- Duckworth W, Abraira C, Moritz T, Reda D, Emanuele N, Reaven PD, et al. Glucose control and vascular complications in veterans with type 2 diabetes. N Engl J Med. 2009;360(2):129–39. doi:10.1056/NEJMoa0808431.PubMedView ArticleGoogle Scholar
- Group AC, Patel A, MacMahon S, Chalmers J, Neal B, Billot L et al. Intensive blood glucose control and vascular outcomes in patients with type 2 diabetes. N Engl J Med. 2008;358(24):2560–72. doi:10.1056/NEJMoa0802987.Google Scholar
- Fuentes-Antras J, Picatoste B, Ramirez E, Egido J, Tunon J, Lorenzo O. Targeting metabolic disturbance in the diabetic heart. Cardiovasc Diabetol. 2015;14:17. doi:10.1186/s12933-015-0173-8.PubMed CentralPubMedView ArticleGoogle Scholar
- Tilton RG, Chang K, Nyengaard JR, Van den Enden M, Ido Y, Williamson JR. Inhibition of sorbitol dehydrogenase. Effects on vascular and neural dysfunction in streptozocin-induced diabetic rats. Diabetes. 1995;44(2):234–42.PubMedView ArticleGoogle Scholar
- Schmidt AM, Yan SD, Wautier JL, Stern D. Activation of receptor for advanced glycation end products: a mechanism for chronic vascular dysfunction in diabetic vasculopathy and atherosclerosis. Circ Res. 1999;84(5):489–97.PubMedView ArticleGoogle Scholar
- Yan SF, Ramasamy R, Schmidt AM. Mechanisms of disease: advanced glycation end-products and their receptor in inflammation and diabetes complications. Nat Clin Pract Endocrinol Metab. 2008;4(5):285–93. doi:10.1038/ncpendmet0786.PubMedView ArticleGoogle Scholar
- Nelson MB, Swensen AC, Winden DR, Bodine JS, Bikman BT, Reynolds PR. Cardiomyocyte mitochondrial respiration is reduced by receptor for advanced glycation end-product signaling in a ceramide-dependent manner. Am J Physiol Heart Circ Physiol. 2015;309(1):H63–9. doi:10.1152/ajpheart.00043.2015.PubMedView ArticleGoogle Scholar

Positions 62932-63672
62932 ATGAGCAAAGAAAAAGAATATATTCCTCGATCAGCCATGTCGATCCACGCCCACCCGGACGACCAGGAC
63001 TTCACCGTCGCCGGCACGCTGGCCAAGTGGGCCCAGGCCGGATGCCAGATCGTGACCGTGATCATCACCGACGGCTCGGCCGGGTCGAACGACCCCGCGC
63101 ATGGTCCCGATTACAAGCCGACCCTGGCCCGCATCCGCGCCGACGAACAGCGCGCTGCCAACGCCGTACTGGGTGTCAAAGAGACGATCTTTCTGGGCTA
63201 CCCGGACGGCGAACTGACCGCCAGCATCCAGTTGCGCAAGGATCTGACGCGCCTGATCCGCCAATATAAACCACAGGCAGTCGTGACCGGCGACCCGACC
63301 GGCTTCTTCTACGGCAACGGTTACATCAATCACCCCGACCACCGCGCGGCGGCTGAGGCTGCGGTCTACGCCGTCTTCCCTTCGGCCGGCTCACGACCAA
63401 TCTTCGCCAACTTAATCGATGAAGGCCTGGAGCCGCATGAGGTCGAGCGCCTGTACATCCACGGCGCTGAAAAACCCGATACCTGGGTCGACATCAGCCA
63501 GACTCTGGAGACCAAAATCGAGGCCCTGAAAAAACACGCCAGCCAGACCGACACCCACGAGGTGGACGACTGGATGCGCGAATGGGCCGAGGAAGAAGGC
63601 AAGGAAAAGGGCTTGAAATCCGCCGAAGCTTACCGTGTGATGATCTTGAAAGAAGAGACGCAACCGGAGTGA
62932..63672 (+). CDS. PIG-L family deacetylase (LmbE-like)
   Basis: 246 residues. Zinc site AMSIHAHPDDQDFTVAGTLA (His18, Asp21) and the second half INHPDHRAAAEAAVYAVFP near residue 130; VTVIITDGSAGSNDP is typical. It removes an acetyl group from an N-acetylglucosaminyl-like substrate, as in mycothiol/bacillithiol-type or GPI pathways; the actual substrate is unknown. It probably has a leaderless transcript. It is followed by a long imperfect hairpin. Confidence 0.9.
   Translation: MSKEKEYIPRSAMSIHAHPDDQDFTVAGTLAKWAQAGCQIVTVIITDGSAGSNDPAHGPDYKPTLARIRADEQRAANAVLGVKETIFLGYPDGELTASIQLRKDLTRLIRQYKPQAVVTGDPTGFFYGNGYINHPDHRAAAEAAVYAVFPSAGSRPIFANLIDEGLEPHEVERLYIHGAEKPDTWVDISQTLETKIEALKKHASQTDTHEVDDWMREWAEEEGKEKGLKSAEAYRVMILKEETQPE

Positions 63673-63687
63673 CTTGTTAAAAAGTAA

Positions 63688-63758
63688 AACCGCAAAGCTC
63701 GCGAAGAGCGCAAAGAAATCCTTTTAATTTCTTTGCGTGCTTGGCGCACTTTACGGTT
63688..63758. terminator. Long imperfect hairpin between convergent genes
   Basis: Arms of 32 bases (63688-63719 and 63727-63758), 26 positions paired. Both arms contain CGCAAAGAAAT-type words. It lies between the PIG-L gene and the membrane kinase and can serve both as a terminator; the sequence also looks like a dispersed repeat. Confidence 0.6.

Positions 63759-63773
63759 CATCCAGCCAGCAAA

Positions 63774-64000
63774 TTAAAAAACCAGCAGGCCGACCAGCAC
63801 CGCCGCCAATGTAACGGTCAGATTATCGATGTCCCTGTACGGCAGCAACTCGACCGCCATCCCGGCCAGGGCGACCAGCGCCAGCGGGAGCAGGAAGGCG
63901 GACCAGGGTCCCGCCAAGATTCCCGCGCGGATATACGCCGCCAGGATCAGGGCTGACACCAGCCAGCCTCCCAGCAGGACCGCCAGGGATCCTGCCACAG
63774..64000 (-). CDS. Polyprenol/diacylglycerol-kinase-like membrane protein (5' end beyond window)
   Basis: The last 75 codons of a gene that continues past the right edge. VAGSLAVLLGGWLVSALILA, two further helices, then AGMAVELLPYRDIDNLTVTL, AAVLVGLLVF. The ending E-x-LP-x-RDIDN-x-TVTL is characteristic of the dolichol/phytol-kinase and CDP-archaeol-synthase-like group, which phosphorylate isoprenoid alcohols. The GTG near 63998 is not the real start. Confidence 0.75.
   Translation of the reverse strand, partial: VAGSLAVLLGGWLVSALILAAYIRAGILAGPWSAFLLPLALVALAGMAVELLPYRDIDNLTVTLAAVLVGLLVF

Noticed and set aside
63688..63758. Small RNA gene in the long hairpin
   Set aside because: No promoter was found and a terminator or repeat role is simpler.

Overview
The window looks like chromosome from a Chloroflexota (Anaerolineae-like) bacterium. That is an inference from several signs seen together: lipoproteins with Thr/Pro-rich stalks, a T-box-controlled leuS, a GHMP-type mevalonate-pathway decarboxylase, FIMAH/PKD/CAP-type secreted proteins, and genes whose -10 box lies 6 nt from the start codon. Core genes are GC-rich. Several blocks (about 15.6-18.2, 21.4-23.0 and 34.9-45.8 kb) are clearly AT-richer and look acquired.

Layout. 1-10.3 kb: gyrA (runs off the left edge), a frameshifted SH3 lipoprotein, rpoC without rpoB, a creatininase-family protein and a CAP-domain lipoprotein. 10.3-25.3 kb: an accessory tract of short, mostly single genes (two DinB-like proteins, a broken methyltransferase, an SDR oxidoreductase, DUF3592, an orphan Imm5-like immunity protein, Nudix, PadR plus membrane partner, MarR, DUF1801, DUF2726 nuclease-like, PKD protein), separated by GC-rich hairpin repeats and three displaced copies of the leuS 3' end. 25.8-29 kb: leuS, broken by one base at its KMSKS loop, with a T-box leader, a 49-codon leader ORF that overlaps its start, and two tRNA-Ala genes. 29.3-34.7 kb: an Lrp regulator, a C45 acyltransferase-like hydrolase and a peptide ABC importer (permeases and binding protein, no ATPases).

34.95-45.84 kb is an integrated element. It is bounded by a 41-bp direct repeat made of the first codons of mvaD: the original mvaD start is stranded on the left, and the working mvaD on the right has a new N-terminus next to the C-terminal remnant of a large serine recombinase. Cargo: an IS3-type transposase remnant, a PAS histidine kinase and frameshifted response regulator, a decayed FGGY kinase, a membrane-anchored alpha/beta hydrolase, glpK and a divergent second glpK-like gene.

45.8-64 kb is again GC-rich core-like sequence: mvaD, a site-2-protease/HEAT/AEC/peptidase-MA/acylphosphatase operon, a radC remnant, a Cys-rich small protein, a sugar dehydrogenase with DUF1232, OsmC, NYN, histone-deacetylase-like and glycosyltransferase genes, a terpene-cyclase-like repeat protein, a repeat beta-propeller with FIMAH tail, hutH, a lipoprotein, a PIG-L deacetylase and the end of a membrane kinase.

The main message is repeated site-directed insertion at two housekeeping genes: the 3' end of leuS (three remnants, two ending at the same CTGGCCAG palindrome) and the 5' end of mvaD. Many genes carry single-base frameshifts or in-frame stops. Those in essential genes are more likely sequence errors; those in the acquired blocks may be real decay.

- Esposito K, Nappo F, Marfella R, Giugliano G, Giugliano F, Ciotola M, et al. Inflammatory cytokine concentrations are acutely increased by hyperglycemia in humans: role of oxidative stress. Circulation. 2002;106(16):2067–72.PubMedView ArticleGoogle Scholar
- King GL, Loeken MR. Hyperglycemia-induced oxidative stress in diabetic complications. Histochem Cell Biol. 2004;122(4):333–8. doi:10.1007/s00418-004-0678-9.PubMedView ArticleGoogle Scholar
- Pories WJ, Dohm GL. Diabetes: have we got it all wrong? Hyperinsulinism as the culprit: surgery provides the evidence. Diabetes Care. 2012;35(12):2438–42. doi:10.2337/dc12-0684.PubMed CentralPubMedView ArticleGoogle Scholar
- McAuley KA, Williams SM, Mann JI, Walker RJ, Lewis-Barned NJ, Temple LA, et al. Diagnosing insulin resistance in the general population. Diabetes Care. 2001;24(3):460–4.PubMedView ArticleGoogle Scholar
- Shimizu I, Minamino T, Toko H, Okada S, Ikeda H, Yasuda N, et al. Excessive cardiac insulin signaling exacerbates systolic dysfunction induced by pressure overload in rodents. J Clin Investig. 2010;120(5):1506–14. doi:10.1172/JCI40096.PubMed CentralPubMedView ArticleGoogle Scholar